Intervention

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A Guide to Interventions

If someone you care about is facing addiction or a possible substance use disorder, you may be able to intervene and help compel that person to seek treatment. This intervention guide will show you how.

As you know firsthand, addiction doesn’t just affect those with the addiction; it affects their whole community, including family, friends, colleagues, and community members. That’s why it can often take those very same people to help someone recognize their addiction and accept treatment.

Often, people struggling with substance addiction are in denial of their problem or its negative effects on others around them. Or, they are aware of these things but are unable or unwilling to do anything about it. Sometimes, simply talking with people openly and honestly about their problem can be enough to prompt them to recognize and address it. Other times, a more organized effort may be needed. In such cases, an intervention could provide the motivation that a simple heart-to-heart could not.

Some types of addictions and substance use disorders that may call for an intervention include:

• Compulsive eating
• Compulsive gambling
• Prescription drug abuse
• Street drug abuse
• Alcoholism

What Is an Intervention?

An intervention is a structured and focused process of helping users recognize and acknowledge their problems with substance use and helping motivate and guide them to seek appropriate treatment and care.

In an intervention, you typically rally others to join forces with you in helping users confront their problem. Those others could be close family and friends, doctors or clergy known to the individual, licensed addiction counselors and other substance use professionals, or some combination of these. Oftentimes, an intervention professional, or interventionist, will direct the intervention with close family and friends present.

The Goal of an Intervention

An intervention is designed to lessen problematic behaviors that lead to persistent substance use and lower the risk of harm from that substance use. In general, its intent is to:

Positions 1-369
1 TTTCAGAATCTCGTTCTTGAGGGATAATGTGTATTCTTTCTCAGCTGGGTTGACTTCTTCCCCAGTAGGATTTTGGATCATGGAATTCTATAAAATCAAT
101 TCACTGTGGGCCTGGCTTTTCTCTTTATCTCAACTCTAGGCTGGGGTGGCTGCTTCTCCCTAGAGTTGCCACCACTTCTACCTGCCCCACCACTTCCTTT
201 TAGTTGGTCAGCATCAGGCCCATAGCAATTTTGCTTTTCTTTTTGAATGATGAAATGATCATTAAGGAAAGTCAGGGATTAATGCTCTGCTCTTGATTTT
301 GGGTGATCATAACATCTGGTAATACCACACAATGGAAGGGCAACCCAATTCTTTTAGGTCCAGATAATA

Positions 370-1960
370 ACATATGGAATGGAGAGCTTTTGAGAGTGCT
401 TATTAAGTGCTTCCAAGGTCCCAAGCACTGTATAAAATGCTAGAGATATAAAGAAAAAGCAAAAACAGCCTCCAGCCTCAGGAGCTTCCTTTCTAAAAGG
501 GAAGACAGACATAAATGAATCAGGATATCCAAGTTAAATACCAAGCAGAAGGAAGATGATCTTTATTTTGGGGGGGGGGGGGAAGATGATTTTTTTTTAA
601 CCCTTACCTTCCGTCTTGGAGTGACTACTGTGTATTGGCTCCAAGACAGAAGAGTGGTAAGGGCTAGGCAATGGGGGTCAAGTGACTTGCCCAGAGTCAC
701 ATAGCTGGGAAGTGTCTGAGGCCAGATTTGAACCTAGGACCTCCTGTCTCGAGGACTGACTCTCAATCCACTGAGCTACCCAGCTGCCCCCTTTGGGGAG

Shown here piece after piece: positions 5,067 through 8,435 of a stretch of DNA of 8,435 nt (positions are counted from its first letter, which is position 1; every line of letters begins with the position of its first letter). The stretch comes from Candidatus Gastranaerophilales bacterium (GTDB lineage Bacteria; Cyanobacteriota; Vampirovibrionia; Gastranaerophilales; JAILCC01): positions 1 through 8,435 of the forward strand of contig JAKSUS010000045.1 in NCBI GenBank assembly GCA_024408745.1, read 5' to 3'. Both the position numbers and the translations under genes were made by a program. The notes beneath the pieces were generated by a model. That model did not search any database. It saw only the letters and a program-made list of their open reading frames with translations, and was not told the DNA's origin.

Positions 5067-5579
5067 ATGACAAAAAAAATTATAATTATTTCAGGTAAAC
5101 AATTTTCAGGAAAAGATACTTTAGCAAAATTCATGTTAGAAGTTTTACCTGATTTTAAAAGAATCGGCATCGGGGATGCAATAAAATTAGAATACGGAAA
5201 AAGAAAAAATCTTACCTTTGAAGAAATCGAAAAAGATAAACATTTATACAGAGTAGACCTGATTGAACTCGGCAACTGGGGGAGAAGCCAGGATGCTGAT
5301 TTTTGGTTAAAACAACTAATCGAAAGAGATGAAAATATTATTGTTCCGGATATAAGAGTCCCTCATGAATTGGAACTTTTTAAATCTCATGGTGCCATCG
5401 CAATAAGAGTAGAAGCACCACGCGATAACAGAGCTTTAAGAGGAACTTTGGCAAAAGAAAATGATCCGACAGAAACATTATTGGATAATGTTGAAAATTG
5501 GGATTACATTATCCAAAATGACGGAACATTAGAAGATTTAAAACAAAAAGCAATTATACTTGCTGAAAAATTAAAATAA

• Prompt action that reduces risk factors surrounding substance use disorder
• Support factors that protect the individual using substances recurrently
• Provide continued services as necessary

The intent of a specific intervention for a specific individual, however, is based on factors unique to that individual’s substance use and circumstances. This includes their consumption patterns and consequences of substance use and the setting in which the intervention takes place.

Types of Interventions

There is no single way to deliver interventions. Different intervention approaches are more appropriate for different people and situations. Most interventions fall into one of four basic types:

1. Simple intervention – This is a one-on-one conversation with a loved one, sometimes with a professional mediating.
2. Classic intervention – This is the most commonly known form of intervention in which those concerned about a person’s welfare gather together to confront users on their addiction and encourage them to seek support.
3. Family system intervention – This is similar to a classic intervention except that planning and participation are restricted to just relatives of the individual, with or without a professional’s help.
4. Crisis intervention – This is an impromptu intervention that occurs during or immediately following a moment of crisis involving users and their addiction.

Integrated Intervention Approaches

One example of a more comprehensive and integrated means of intervention is called SBIRT, which stands for screening, brief intervention, and referral to treatment. The Substance Abuse and Mental Health Services Administration (SAMHSA) promotes this as a public health approach to providing early delivery of intervention and treatment to people with substance use disorders and those at risk of developing them.

The SBIRT approach incorporates:

• Quick screening to assess the severity of a person’s substance use and determine the appropriate type(s) and degree of treatment
• Brief intervention concentrating on building awareness and insight into a person’s particular substance use patterns in order to drive them to change those behaviors